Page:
France and India have agreed to extend their joint Megha-Tropiques climate-monitoring satellite mission launched five years ago. CNES President Jean-Yves Le Gall and AS Kiran Kumar, Chairman of the Indian Space Research Organization (ISRO), signed a four-year extension of the mission on 6th October in Paris. Kiran Kumar travelled to Paris following his visit to the Guiana Space Centre for the successful Ariane 5 launch of India’s GSAT-18 satellite.
The Megha-Tropiques mission is delivering a dynamic three-dimensional picture of different states of water in the atmosphere. The main feature of the satellite is the combination of its instruments and its position over the inter-tropical belt, in a low-inclination orbit enabling up to five revisits to the same location every day. This unique capability has allowed it to achieve remarkable progress in estimating rainfall and forecasting cyclones, monsoons and droughts.
Continuous monitoring of the turbulent giant tropical convection spots, where most extreme weather phenomena form, provides a better understanding of the cycles affecting mid-latitude countries and is extremely valuable for the global climate science community. The mission has already given rise to some 90 published scientific articles and more than 1,400 citations.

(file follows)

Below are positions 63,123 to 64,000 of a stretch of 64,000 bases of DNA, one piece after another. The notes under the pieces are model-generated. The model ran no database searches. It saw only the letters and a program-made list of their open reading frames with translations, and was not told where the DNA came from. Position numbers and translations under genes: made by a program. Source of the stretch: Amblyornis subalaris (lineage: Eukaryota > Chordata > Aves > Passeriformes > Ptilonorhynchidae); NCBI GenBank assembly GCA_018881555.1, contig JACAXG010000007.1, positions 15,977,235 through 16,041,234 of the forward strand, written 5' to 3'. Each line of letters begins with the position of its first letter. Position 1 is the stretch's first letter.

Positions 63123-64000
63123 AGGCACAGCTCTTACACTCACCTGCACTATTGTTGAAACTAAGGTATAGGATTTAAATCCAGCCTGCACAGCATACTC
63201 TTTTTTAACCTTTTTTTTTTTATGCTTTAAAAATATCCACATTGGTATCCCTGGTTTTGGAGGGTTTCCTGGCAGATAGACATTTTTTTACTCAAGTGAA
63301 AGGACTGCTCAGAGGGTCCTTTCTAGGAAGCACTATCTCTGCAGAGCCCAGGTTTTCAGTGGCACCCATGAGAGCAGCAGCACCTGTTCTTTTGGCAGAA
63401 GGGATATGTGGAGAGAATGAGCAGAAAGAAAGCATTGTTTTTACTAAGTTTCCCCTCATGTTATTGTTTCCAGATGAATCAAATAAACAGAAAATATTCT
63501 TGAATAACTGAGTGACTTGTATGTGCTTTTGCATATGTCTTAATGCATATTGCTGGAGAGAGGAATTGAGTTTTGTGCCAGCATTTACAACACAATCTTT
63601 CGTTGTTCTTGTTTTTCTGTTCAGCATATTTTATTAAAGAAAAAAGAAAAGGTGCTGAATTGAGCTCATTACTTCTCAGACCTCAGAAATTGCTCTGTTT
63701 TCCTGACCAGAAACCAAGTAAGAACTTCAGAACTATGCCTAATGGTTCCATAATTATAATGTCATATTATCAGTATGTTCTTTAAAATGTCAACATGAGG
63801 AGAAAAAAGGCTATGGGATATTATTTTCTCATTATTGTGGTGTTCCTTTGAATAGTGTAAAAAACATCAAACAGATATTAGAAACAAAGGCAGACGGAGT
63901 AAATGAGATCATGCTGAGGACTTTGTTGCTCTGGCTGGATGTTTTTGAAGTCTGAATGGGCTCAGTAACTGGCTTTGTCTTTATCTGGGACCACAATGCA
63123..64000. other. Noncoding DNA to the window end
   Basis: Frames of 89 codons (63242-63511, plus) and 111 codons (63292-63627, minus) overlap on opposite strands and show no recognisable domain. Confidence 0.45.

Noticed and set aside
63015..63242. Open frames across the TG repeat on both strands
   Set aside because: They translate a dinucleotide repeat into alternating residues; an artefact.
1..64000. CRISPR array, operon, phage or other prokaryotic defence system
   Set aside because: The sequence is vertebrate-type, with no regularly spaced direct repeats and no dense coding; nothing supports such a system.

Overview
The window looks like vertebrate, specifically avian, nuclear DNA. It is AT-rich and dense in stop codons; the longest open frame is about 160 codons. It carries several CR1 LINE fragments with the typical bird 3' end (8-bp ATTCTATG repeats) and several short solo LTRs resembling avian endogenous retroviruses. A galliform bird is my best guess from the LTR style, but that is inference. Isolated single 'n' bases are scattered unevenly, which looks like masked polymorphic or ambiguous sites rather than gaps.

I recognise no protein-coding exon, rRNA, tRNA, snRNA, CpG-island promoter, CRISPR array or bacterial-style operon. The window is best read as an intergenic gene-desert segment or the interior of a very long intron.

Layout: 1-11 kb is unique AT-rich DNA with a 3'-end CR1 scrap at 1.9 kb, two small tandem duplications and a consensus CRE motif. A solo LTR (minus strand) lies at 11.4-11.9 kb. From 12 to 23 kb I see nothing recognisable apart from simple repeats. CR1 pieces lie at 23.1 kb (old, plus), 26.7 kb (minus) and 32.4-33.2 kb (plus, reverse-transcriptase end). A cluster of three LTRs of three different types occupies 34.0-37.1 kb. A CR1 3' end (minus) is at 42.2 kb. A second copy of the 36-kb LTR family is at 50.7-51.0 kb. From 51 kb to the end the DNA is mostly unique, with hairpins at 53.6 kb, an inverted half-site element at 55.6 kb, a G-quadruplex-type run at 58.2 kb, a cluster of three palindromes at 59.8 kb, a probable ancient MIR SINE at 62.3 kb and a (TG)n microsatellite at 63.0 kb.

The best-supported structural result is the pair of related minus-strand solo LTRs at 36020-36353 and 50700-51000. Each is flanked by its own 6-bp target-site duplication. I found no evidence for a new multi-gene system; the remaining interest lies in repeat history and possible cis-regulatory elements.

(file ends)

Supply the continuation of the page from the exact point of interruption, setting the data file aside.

CNES and ISRO are this year celebrating 15 years working together in climate monitoring from space. The first agreement signed in 2001 led to the launch of two French-Indian climate-monitoring satellites, Megha-Tropiques in 2011 and SARAL-AltiKa, an oceanography and data collection mission, in 2013. Both satellites have delivered highly valuable data in fields such as freshwater resource management, agriculture and fisheries, operational oceanography and disaster management.
CNES and ISRO have now decided to engage new joint climate missions. The French Argos data-collection instrument will fly on the Indian Oceansat-3 satellite in 2018. France and India have also begun development of a future joint thermal infrared observation satellite.